LOCKHART — The 2015-2016 Lockhart School Teacher of the Year said he feels like a puzzle piece that has perfectly fit into Lockhart’s picture.
Seth Whitehead grew up in West Springs and attended Buffalo Elementary School before transferring to Spartanburg School District 6 where his father — Danny Whitehead — was a teacher and guidance counselor at Dawkins Middle School. Seth’s mother — Ginger Whitehead — was also an educator, teaching elementary and special education classes in Spartanburg District 7.
Seth said his parents were inspiration for both him and his sister, Shelley, who is currently working on her Ph.D. at Penn State.
Seth graduated from Dorman High School in 2010, where he played varsity lacrosse, and he went on to receive his bachelor’s degree in physical education from Lander University in 2014.
“With my parents being teachers, they were the ones who really sparked my interest into teaching,” Seth said.
He began teaching at Lockhart School months after graduating in 2014, and since beginning his teaching career, he has learned the importance of flexibility when teaching any subject.
“Things happen all the time that you have not planned for, and it is your job to quickly adapt to the situation without ‘hitting a speed bump’ during a lesson,” Seth said. “Inside, your mind is constantly moving and observing — especially in physical education — and you have to make changes if something is not working or if the task is too easy for the class.”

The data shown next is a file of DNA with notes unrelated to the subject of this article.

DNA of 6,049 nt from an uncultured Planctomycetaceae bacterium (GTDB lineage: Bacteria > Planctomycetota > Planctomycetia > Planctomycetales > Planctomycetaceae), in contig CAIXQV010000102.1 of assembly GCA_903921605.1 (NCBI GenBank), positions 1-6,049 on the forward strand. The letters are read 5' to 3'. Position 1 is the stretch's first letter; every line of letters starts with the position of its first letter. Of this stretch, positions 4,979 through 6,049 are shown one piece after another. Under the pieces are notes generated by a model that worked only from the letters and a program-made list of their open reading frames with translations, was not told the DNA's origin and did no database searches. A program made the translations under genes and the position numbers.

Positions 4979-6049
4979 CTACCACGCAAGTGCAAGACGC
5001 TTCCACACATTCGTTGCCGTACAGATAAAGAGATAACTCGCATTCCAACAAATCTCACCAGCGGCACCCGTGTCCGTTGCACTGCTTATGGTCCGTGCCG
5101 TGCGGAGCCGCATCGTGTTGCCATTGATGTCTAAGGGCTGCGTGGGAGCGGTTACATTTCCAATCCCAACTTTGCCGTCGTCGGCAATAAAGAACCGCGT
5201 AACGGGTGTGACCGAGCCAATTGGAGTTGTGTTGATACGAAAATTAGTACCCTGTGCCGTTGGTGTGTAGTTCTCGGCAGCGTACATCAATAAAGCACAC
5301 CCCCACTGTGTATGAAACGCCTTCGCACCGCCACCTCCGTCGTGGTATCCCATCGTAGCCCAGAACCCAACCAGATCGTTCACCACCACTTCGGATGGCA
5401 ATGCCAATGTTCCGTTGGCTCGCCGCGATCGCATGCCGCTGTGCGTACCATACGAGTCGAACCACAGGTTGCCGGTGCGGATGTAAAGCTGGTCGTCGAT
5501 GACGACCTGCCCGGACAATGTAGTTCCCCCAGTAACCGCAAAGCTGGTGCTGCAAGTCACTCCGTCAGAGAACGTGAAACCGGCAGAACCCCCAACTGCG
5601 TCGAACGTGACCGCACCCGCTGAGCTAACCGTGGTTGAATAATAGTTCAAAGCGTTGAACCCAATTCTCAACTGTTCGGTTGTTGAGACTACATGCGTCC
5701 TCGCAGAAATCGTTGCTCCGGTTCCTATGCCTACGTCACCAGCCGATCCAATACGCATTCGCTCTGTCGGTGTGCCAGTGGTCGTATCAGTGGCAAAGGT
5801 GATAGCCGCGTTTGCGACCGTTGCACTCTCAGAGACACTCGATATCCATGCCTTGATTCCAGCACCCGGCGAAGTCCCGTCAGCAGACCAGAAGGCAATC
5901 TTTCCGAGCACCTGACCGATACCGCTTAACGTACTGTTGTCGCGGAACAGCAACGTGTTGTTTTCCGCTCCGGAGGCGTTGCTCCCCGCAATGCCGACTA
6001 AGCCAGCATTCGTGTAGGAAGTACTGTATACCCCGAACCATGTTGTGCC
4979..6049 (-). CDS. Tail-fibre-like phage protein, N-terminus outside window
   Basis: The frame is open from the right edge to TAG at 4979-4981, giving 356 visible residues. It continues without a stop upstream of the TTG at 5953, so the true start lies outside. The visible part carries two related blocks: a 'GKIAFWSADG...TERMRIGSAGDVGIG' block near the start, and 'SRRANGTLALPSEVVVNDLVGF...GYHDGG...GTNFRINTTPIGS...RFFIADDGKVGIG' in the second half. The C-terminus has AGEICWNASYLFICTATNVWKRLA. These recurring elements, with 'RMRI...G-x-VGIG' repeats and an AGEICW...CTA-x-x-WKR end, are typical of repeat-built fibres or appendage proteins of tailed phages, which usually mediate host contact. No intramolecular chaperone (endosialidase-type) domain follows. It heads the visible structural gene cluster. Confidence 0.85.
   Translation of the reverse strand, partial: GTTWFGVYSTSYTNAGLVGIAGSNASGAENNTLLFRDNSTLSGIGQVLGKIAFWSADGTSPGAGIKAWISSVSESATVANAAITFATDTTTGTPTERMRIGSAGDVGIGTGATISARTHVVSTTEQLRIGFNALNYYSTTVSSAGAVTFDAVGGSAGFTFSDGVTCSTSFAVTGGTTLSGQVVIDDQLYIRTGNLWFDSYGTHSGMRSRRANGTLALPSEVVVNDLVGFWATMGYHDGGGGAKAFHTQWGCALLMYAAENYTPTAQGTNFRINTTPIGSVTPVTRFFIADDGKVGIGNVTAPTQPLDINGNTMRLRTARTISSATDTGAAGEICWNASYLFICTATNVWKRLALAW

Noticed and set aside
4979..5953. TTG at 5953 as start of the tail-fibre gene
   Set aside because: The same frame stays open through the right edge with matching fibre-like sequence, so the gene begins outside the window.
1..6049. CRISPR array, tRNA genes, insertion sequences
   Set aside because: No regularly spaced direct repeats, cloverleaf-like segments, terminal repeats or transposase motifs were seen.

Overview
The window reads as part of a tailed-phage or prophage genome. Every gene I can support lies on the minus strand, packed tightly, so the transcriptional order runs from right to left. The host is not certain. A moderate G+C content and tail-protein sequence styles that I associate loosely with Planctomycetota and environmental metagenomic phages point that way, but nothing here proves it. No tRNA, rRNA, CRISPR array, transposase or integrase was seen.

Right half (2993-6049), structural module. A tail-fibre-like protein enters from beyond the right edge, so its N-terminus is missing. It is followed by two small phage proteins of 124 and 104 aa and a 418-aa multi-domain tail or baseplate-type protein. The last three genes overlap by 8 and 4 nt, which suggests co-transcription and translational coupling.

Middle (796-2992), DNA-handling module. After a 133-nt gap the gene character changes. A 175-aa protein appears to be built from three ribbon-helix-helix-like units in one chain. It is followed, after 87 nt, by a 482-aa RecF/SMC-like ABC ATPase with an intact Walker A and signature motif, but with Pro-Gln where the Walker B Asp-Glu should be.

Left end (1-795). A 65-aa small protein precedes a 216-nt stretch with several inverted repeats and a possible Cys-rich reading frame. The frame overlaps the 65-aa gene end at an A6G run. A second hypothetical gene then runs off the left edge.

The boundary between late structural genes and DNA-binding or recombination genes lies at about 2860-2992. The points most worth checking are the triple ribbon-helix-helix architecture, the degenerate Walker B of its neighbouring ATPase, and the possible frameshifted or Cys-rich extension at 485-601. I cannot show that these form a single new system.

Seth said he walks into the school each day, thinking about his plans for each class.
“Just like an athlete would visualize playing in the game before the game starts,” Seth said.
Seth said once he is in the classroom, the focus is totally on the students.
“During classes it is all about the students, giving feedback to each student about the task they are performing. Driving home after school, I laugh to myself sometimes and think, ‘I get paid to do this.’”
Seth admitted, however, that although he loves every part of Lockhart School, like any job, his contains daily obstacles.
“The difficult part of the job is trying to observe all of the students at one time — spread out in the gym — and being able to let them know if they are doing something correct or not. It’s like having to juggle 20 balls at the same time and not letting any of them drop.”
Although his role involves its share of challenges, Whitehead said the true reward couldn’t be hung on a wall or placed in a trophy case.
“The best thing is the feel you get when you can truly make a student’s day by making them laugh,” Seth said. “Laughter is very contagious, and I feel that I have done my job when I can put a smile of students’ faces and help them learn something new.”
During the last day of school before Christmas break, faculty members gathered in one room, and the announcement was made that Mr. Seth Whitehead had been named teacher of the year.
“I was stunned because I knew there were so many other teachers that could have been named Teacher of the Year,” he said. “
Whitehead described the announcement and applause from fellow faculty members as a mental boost, which he said made him feel as though he didn’t need a break to prepare for the next semester.
“I was ready to go at that moment,” he said.
Derik Vanderford can be reached at 864-762-4128 or firstname.lastname@example.org.